Based on his own experience working in the nuclear power industry, Ichio Isobe, 92, is gravely concerned by moves to reactivate Japan’s idled reactors.

“Given its small national land, people won’t have a place to live if an accident like the (March 2011) Fukushima No. 1 nuclear plant occurs again,” said Isobe, a stern opponent of a proposal to build a nuclear plant on the Inland Sea coast in Yamaguchi Prefecture.

Isobe lives on Iwai Island, a small island off that coast.

In 1982, Chugoku Electric Power Co. proposed building a nuclear power plant on the coast in Kaminoseki, Yamaguchi Prefecture, 3.5 km from Iwai Island. The sea between the planned construction site and the island is a very fertile fishing ground.

After returning to Japan in December 1945 from World War II, Isobe worked at various times in a coal mine, a thermal power plant and at the Fukushima No. 1 nuclear plant, where in 2011 the worst nuclear disaster since Chernobyl occurred.

From late 1978 to early 1979, Isobe worked for a subcontractor at the Fukushima plant. He remembers how carefully workers needed to dress to avoid exposure to radiation.

“I wore three pairs of gloves — a pair of cloth gloves, then a pair of rubber gloves sealed around the wrists with adhesive tape, and on top of those, an additional pair of rubber gloves,” he recalled.

On his last day of work there, a foreign object was found at the bottom of a pump and Isobe was ordered by the foreman to wipe it off with a rag.

Isobe hesitated because the pump contained highly radioactive material. And when Isobe, prompted by the foreman, cleaned the bottom of the pump, a radiation alarm sounded.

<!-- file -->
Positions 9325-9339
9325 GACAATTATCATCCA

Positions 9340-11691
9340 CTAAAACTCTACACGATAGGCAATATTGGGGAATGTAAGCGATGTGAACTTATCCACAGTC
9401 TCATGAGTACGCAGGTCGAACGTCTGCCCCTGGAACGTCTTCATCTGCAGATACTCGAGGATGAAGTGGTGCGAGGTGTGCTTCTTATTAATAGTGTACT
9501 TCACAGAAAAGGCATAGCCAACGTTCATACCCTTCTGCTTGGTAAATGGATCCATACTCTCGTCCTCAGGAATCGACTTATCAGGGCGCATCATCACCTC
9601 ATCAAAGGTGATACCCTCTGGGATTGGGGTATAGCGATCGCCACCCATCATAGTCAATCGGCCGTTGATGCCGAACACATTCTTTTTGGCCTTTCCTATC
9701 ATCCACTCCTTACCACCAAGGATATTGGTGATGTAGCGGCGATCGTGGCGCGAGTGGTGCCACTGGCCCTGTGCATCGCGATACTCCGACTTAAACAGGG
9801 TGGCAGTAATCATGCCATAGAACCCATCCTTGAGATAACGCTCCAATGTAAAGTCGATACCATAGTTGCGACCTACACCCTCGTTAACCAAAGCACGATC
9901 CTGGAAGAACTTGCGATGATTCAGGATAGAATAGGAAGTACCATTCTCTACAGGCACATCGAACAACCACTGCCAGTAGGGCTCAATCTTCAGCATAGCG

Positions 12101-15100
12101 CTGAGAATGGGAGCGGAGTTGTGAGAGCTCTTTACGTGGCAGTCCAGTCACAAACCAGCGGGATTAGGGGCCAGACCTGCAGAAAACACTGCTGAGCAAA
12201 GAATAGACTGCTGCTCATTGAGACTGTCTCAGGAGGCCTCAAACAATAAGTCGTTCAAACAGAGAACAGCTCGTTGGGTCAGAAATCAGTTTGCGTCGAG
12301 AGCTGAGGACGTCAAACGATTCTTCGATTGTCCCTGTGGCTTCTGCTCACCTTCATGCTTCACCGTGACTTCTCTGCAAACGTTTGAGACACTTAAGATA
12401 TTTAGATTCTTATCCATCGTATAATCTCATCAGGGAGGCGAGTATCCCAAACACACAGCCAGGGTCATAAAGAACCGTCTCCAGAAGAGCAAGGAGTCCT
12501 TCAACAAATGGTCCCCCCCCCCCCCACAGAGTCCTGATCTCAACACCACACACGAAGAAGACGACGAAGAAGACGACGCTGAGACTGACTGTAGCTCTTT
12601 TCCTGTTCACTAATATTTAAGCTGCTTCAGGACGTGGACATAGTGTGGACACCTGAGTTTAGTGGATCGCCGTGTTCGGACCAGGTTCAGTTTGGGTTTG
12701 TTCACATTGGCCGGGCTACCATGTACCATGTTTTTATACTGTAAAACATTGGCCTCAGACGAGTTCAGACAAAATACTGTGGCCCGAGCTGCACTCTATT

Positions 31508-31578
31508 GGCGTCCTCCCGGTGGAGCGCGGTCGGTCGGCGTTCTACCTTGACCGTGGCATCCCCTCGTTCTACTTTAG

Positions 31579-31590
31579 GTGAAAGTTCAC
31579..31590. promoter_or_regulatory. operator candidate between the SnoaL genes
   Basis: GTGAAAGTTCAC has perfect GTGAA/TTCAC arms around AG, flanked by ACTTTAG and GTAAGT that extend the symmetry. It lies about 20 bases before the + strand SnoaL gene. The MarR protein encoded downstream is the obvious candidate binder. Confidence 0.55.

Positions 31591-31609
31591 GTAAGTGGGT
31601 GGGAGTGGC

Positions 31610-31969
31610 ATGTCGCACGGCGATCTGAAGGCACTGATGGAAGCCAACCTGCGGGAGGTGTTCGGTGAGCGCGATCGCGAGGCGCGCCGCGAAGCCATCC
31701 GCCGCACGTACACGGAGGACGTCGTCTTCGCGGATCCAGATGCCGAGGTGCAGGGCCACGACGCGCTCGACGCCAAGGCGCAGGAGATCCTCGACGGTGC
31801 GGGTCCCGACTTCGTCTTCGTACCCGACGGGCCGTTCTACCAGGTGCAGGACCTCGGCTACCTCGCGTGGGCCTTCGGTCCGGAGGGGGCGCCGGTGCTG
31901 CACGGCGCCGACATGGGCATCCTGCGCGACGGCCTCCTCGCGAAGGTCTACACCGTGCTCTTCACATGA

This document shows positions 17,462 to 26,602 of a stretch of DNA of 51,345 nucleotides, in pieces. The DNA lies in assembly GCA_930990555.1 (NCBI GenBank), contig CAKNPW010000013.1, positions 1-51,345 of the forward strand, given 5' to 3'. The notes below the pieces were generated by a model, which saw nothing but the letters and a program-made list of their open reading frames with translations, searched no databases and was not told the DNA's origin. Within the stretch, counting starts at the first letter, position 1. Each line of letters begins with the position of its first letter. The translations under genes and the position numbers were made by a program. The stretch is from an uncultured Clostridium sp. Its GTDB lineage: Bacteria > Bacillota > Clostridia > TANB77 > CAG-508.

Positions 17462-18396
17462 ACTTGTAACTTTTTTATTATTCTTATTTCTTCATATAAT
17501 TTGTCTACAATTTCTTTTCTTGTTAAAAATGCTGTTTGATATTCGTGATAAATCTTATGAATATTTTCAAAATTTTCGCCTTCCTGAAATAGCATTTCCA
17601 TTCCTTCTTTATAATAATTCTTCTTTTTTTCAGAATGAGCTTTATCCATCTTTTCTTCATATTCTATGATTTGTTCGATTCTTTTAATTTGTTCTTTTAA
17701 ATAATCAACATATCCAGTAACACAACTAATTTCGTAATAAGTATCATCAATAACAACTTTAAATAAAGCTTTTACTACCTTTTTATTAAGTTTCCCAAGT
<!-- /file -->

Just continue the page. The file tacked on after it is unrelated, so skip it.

He would later learn about the danger of nuclear power generation from the likes of Jinzaburo Takagi, an author who wrote about the threat of nuclear waste, and well-known anti-nuclear activist Yuko Fujita, an assistant professor at Keio University, who were among experts who visited Iwai.

While most members of the Kaminoseki town assembly were in favor of the construction plan, opposition began to grow among island residents.

Isobe and others who had worked at nuclear plants mounted a campaign to oppose the plan, visiting local households to warn that the atomic plant could destroy life on the island.

Iwai is home to many people who have worked at atomic power plants, because the scarcity of arable land forced many residents to seek work elsewhere.

Groups of local women also walked around the island to voice their opposition, while fishermen staged sit-ins and seaborne protests.

Preparatory construction work for the Kaminoseki plant began in 2009, but due to the strong local opposition was stopped. Since the 2011 Fukushima disaster, construction has remained stalled.

Isobe said seven people he knew who had worked at nuclear plants had died of cancer, and Isobe himself has been diagnosed with prostate cancer. “But I feel I’m lucky as I have lived this long,” he said.

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